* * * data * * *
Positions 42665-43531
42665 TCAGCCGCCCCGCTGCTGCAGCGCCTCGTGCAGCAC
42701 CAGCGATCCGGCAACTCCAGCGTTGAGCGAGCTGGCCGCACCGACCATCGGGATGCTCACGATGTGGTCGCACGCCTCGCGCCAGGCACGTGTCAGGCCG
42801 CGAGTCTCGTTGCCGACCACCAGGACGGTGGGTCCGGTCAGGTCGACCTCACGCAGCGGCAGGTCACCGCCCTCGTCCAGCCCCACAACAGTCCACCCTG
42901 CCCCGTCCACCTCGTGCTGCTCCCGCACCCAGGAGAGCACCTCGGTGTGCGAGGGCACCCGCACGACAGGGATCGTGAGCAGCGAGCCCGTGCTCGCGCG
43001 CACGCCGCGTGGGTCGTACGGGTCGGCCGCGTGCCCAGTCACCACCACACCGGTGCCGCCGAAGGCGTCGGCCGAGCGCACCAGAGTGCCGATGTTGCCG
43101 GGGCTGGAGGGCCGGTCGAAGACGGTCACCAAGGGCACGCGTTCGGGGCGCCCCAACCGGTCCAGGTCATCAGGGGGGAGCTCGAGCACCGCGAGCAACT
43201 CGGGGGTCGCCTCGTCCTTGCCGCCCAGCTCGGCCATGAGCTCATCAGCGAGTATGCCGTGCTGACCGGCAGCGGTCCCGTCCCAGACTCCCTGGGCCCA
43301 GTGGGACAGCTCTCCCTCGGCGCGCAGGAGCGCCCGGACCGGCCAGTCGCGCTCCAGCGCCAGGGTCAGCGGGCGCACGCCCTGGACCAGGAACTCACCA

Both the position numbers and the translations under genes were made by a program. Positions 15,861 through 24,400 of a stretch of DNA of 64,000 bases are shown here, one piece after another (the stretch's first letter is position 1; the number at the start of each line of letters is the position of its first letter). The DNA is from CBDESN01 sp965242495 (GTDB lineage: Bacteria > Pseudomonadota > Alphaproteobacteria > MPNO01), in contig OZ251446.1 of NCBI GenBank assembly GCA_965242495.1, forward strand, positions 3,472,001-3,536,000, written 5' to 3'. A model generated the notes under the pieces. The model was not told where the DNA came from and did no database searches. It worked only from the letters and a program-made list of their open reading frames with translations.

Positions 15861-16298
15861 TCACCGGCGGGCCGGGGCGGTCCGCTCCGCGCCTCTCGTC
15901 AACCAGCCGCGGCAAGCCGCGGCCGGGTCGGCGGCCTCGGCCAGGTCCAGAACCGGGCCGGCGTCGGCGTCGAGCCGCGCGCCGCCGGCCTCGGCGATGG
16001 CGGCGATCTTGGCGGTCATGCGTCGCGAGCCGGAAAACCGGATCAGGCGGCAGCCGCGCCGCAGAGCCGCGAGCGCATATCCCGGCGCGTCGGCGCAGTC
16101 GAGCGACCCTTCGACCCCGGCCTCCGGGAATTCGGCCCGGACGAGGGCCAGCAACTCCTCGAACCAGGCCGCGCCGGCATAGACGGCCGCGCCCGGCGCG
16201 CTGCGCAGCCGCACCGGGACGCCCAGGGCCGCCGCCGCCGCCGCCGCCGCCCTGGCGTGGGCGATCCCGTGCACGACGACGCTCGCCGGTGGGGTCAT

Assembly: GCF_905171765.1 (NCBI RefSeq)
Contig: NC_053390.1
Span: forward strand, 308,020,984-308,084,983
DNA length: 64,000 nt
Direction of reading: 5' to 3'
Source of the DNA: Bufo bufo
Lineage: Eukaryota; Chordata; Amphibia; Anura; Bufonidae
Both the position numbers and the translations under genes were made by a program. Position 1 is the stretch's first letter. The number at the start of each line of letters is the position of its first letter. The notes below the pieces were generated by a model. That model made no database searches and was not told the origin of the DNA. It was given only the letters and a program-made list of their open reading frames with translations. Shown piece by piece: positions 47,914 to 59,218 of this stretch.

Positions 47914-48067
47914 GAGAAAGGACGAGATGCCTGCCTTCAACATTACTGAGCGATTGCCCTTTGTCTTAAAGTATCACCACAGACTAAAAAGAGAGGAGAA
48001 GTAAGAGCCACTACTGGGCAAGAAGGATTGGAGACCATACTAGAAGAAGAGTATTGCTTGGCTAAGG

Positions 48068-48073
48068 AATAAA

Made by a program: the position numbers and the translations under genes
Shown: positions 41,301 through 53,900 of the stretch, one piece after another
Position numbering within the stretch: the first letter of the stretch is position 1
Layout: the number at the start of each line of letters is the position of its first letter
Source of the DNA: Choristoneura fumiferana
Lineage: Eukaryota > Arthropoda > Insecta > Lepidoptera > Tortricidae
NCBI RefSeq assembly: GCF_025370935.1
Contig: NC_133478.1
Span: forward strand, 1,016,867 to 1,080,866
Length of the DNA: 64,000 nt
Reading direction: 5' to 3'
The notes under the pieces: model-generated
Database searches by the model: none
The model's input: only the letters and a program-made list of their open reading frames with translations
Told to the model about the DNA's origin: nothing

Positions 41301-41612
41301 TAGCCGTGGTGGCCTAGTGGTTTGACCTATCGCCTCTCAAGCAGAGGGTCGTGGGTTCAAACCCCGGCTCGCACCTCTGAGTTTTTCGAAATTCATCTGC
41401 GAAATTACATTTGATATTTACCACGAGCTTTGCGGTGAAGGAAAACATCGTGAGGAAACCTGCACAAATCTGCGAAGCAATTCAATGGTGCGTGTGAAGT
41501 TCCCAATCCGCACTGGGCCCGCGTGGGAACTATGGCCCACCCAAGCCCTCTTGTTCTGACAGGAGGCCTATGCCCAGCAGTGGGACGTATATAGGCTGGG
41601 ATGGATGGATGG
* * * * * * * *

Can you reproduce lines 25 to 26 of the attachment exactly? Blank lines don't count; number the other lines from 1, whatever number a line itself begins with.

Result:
Positions 47914-48067
47914 GAGAAAGGACGAGATGCCTGCCTTCAACATTACTGAGCGATTGCCCTTTGTCTTAAAGTATCACCACAGACTAAAAAGAGAGGAGAA